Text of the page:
CJ Decries Low Funding To The Judicial

The Chief Justice (CJ) and the President of the Supreme Court Justice Martha Karambu Koome has reiterated her concerns over low funding of the Judiciary which has in turn led to backlog of cases in courts.

Koome revealed that at the end of December 2023, the Employment and Labour Relations courts alone had 9,362 pending cases and out of these pending cases, 7,837 cases had been in court for more than one year.

‘The challenge of backlog cases remains a pressing concern. With a considerable number of cases pending beyond a year, our shared goal must be to intensify efforts to reduce this backlog, ensuring timely justice for all parties involved,’ the CJ said.

To this end, Koome said they are continuously engaging with the other arms of government to ensure that the Judiciary is adequately funded to implement these infrastructural aspirations.

The Judiciary was during the financial year (FY) 2023 / 2024 allocated a budget of Sh. 23Billion leaving a resource gap of Sh.19 billion which translates to 45 per ce
nt of the total resource requirement for the FY 2023/24.

The CJ was speaking in Naivasha during the Annual Conference for Judges of the Employment and Labour Relations court.

Koome also voiced her opposition to the proposed Constitutional Amendment currently pending before Parliament that seeks to merge the two Specialized Courts of Equal Status with the High Court. Jurisprudence to the changing dynamics of the Workplace and the labour market.

She said she had already written to the leaders of Parliament, expressing the Judiciary’s position opposing the mixed-grill approach as proposed in the proposed constitutional amendments as not being the ideal.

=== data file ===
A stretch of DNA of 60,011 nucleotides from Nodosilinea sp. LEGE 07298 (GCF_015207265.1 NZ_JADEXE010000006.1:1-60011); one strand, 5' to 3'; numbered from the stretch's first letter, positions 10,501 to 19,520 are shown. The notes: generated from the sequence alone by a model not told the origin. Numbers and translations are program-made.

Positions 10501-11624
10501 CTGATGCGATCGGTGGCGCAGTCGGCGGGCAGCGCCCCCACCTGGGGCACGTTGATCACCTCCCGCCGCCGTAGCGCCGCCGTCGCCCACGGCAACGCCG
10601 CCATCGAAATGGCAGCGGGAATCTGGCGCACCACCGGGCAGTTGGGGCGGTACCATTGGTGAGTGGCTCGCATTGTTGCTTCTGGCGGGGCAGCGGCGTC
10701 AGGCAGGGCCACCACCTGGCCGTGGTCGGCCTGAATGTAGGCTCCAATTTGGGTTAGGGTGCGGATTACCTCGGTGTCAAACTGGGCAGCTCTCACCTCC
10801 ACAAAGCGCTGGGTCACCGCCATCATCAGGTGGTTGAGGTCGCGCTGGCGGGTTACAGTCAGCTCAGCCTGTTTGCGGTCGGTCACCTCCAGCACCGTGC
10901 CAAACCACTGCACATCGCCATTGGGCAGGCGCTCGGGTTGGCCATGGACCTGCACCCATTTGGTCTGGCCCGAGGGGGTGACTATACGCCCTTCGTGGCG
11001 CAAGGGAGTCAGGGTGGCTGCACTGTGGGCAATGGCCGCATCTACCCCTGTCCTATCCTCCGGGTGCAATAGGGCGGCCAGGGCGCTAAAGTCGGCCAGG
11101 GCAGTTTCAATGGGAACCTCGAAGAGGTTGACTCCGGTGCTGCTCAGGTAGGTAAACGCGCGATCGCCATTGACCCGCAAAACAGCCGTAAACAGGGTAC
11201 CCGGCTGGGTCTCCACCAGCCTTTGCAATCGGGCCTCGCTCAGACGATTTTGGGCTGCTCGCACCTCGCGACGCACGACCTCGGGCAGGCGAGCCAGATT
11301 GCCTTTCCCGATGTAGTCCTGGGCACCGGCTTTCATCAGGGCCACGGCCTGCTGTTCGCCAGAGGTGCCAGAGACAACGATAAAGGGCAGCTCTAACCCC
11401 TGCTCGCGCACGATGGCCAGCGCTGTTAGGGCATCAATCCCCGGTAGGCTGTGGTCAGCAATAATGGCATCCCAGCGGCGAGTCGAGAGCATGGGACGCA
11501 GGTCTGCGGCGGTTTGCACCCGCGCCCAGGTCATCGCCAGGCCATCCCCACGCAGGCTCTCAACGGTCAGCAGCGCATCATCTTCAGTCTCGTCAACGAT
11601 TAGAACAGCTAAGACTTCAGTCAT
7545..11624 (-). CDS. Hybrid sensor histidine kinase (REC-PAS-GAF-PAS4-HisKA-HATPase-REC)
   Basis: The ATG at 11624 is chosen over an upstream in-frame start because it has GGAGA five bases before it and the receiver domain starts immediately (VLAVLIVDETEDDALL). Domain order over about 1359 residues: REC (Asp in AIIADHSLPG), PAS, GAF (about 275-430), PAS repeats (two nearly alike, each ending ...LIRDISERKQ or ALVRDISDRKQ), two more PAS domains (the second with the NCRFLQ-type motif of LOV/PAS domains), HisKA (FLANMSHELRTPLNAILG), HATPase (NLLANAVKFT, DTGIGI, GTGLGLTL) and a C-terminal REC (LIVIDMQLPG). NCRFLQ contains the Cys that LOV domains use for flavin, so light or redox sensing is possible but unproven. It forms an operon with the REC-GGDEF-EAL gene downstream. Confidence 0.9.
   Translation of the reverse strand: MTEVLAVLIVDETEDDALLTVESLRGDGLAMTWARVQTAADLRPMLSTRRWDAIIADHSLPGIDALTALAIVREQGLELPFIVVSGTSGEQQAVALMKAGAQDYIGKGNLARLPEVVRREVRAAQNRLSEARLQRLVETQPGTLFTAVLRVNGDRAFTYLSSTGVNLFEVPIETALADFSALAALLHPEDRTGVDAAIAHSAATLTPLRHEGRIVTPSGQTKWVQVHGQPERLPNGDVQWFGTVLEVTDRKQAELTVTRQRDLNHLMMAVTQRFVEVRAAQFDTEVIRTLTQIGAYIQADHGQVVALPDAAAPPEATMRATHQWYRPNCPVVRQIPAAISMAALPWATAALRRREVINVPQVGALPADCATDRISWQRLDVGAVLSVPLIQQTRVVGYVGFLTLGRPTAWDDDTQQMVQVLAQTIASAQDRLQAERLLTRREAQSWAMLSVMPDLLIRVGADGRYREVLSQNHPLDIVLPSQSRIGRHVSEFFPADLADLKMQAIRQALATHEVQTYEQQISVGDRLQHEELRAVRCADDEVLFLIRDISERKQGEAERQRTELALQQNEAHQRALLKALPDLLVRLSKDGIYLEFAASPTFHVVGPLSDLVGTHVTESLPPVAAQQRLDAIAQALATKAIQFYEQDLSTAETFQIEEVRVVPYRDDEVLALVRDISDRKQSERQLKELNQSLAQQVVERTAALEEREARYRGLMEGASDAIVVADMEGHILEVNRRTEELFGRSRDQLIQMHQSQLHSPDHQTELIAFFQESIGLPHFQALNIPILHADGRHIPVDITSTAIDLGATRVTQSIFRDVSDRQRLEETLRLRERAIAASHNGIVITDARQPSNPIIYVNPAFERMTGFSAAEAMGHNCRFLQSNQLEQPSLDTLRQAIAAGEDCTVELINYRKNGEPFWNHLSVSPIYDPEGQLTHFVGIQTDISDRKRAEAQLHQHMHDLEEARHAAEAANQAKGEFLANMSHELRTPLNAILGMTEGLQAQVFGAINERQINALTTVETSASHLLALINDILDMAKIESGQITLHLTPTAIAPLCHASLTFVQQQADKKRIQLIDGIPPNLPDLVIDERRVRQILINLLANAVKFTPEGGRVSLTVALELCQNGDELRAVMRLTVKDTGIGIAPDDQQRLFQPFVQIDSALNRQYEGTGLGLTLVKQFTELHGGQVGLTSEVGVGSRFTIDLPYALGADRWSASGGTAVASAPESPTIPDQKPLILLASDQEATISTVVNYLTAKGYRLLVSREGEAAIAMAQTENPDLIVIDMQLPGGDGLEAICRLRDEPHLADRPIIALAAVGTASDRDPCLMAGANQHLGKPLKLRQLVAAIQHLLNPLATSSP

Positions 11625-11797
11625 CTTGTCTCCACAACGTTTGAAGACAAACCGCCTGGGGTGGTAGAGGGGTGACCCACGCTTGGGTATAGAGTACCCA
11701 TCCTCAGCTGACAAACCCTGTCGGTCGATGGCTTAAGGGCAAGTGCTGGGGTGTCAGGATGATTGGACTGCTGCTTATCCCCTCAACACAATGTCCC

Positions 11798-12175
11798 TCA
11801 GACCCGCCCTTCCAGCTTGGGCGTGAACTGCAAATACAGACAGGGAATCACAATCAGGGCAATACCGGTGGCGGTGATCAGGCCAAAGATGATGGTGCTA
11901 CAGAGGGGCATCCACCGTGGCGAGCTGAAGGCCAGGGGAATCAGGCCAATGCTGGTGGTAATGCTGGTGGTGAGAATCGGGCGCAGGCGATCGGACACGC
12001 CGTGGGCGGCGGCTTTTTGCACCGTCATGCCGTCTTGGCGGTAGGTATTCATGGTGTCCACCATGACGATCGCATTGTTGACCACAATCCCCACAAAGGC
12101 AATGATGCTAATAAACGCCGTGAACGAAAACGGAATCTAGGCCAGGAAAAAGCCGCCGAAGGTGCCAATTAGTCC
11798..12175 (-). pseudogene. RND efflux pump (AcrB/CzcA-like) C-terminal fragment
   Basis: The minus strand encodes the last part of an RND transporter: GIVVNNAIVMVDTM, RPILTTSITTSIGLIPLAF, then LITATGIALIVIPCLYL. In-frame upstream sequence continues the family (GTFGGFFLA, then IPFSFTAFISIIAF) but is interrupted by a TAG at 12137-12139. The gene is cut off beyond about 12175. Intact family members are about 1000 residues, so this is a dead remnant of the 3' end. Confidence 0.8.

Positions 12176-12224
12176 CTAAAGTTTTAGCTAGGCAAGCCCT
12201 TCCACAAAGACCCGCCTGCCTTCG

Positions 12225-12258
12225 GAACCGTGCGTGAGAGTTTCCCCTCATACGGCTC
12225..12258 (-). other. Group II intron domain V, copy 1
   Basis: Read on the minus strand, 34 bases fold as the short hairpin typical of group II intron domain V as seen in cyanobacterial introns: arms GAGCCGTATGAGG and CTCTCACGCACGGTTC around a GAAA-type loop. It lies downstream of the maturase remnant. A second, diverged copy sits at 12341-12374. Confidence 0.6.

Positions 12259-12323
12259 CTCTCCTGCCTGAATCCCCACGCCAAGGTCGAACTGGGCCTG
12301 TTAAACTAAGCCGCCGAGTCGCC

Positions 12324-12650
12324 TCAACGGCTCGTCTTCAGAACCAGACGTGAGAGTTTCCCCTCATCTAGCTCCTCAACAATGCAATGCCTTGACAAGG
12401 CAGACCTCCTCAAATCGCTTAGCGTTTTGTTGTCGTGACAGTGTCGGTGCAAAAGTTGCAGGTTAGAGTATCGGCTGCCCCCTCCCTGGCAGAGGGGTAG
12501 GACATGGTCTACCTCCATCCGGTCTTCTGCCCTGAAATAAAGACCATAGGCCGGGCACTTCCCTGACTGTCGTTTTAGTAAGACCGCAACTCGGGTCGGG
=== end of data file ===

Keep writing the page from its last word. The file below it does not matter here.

‘There was an informed reason why Kenyans during the constitution making process demanded for specialized attention to the areas of employment and labour relations, and also Environment and land and that rationale has not gone away. Moreover, the contribution by the two courts to expeditious delivery of justice and a robust jurisprudence in these areas of spe
cial concern to Kenyans justify the continued existence of the specialized courts,’ the CJ noted.

Koome also commended the Judges of the Employment and Labour Relations courts for what she termed as dedicated and tireless performance that saw the courts reduce the backlog in their courts.

She added: ‘Your tireless efforts have propelled your courts to the forefront of excellence in service delivery, achieving the highest Case Clearance Rate across all courts. The Court’s progress in reducing the rate of adjournments is another achievement worthy of commendation. The rate of adjournments reduced from three per cent that was recorded the previous financial year, to an adjournment rate of 2 per cent of scheduled case events during the first half of this financial year. This reduction signifies a commitment to expediting the judicial process, further enhancing the court’s efficiency,’

The Chief Justice revealed that these courts had a Case Clearance Rate of 166 per cent during the first half of this financial
year, meaning they had not only resolved a significant number of cases but also underscored its efficiency and commitment to reducing the backlog of cases.

Thus these Court resolved 3,414 cases while 2060 cases were filed before the Court during the first half of the financial registrar.

She observed that these Courts` jurisprudence as envisioned by the constitution had contributed to the social transformation and been instrumental in developing jurisprudence that not only addresses contemporary issues at the work place but also sets a benchmark for social Justice; from upholding the rights of marginalized and vulnerable groups to ensuring workplace safety, the court has made significant contributions that resonate with the social justice.